Andrew Dickey, director of precious metals at The Royal Mint, adds: “In September, the precious metals saw a modest 4% decline, driven by rising bond yields and a stronger dollar.
“However, in recent weeks, gold has jumped in value to trade between $1,900 to $1,950 per troy ounce and is nearing an all-time high in sterling. Conflict in the Middle East, rising oil prices and sticky inflation are all factors which are driving gold prices right now.”
Why invest in precious metals?
There are several reasons why investors may choose to invest in precious metals:
1. Diversification into other assets
One of the main attractions of precious metals is the opportunity to diversify portfolios into an alternative asset class to bonds and equities. This can help to safeguard overall returns when one asset class underperforms.
Matt Weller, head of market research at trading platform FOREX.com, comments: “Precious metals, notably gold, have long been viewed as a store of value and a hedge against economic uncertainty, playing a significant role in diversification.”
Added to this, gold has often demonstrated an ‘inverse correlation’ with equities, in other words, gold prices have typically increased as stock markets have fallen.
Mr Ash comments: “Gold tends to do well when other assets do poorly. Sometimes all asset prices fall together nor does gold zig on a minute-by-minute basis when the stock market zags.
“But on a longer horizon, a small allocation to gold has in the past repeatedly helped offset losses on other, more usually profitable investments when they struggled for an extended period of time.”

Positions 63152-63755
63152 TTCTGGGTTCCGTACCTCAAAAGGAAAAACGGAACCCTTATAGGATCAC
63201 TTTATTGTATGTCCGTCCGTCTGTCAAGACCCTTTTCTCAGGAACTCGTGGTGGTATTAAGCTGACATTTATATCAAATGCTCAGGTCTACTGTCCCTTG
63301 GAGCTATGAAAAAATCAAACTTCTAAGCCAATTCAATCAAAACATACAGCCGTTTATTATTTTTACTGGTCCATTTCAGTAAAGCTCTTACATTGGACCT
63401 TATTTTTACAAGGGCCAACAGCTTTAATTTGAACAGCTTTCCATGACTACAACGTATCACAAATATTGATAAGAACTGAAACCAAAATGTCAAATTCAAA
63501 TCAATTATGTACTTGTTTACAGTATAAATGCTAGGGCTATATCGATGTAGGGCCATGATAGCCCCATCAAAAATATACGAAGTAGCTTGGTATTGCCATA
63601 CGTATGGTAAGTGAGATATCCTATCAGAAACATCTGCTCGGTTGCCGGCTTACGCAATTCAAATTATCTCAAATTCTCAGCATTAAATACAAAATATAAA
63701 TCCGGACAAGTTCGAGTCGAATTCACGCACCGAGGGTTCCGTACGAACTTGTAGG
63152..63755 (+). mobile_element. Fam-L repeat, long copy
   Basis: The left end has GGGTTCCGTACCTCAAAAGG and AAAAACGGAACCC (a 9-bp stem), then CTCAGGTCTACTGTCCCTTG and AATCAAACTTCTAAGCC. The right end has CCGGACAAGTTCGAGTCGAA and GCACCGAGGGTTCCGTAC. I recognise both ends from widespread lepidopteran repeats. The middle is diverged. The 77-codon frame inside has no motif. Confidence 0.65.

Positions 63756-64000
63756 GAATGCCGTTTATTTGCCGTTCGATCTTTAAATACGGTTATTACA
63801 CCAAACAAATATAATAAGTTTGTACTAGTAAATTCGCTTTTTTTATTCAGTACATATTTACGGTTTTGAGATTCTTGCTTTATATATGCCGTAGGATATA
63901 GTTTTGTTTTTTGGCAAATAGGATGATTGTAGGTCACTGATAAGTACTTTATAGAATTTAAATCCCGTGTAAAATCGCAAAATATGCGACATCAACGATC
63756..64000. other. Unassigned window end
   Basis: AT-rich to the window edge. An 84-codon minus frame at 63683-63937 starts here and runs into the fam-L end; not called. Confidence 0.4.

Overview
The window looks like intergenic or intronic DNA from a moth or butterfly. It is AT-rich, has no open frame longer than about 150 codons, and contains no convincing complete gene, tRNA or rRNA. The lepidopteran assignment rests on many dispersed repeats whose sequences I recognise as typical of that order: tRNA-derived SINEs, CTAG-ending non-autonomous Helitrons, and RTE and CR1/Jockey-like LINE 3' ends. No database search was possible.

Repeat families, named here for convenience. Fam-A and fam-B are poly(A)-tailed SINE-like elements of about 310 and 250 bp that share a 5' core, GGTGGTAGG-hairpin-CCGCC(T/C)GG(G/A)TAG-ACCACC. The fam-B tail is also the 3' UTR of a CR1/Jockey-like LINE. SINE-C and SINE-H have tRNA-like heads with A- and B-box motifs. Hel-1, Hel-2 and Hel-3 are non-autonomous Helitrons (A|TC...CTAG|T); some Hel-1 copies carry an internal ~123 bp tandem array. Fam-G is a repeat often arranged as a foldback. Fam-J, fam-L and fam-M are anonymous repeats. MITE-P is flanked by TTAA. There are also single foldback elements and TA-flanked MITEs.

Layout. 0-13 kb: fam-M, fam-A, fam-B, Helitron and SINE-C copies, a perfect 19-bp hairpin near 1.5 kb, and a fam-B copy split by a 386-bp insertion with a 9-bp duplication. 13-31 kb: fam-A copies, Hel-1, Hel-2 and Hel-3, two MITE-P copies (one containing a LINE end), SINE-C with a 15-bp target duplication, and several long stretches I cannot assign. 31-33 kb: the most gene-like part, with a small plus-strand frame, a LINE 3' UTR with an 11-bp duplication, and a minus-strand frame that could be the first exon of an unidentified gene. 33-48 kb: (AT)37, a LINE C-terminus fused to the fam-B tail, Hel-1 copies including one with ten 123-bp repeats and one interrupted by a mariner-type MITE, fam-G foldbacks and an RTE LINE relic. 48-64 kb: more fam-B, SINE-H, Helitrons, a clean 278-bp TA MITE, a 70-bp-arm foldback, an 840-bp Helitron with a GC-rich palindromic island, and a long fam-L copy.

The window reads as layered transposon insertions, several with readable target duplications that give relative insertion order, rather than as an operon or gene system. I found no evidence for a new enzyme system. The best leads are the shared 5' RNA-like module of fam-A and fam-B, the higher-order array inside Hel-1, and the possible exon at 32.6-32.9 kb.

Mr Ash also highlights that, when the S&P 500 index has fallen in value over a five-year period, the US dollar gold price has risen over the same period, based on the last 50 years. He adds that the same trend is apparent for the sterling gold price versus the FTSE All Share index and the euro gold price against the German all-share CDAX index.
2. ‘Safe haven’ asset
Investors may perceive precious metals as ‘safer’ assets during periods of economic or geopolitical instability, due to their ability to hold their value.
Mr Dickey comments: “In times of economic uncertainty and global instability, we often see investors move into gold as many view the asset as a ‘safe haven’ investment choice.”
Consequently, the price of gold and silver increased by more than 10% after Russia’s invasion of Ukraine and the recent conflict in Israel and Gaza. And palladium prices soared by nearly 50% in the two weeks following the Ukraine conflict due to Russia’s position as the world’s largest exporter of the metal.
Some precious metals are also seen as safe haven assets in times of high inflation, which erodes the ‘real’ value of money. Precious metals are real physical assets with an inherent economic value, whereas inflation reduces the value of ‘fiat’ currencies such as the British pound or US dollar.
According to the World Gold Council, gold has achieved average annual returns of 15% per annum when inflation is higher than 3%, compared to just over 6% per annum when inflation is lower than 3% over the 50 years to 2019.
3. Growth drivers
As well as being a store of value for investment purposes, precious metals are also in high demand for industrial processes. As mentioned earlier, palladium and platinum are key components in automotive catalytic converters, while silver is used for solar panels and batteries.
As a result, the clean energy transition required to meet net-zero emissions is forecast to fuel a considerable growth in demand for these precious metals. As supply is limited, this could have a significant impact on prices.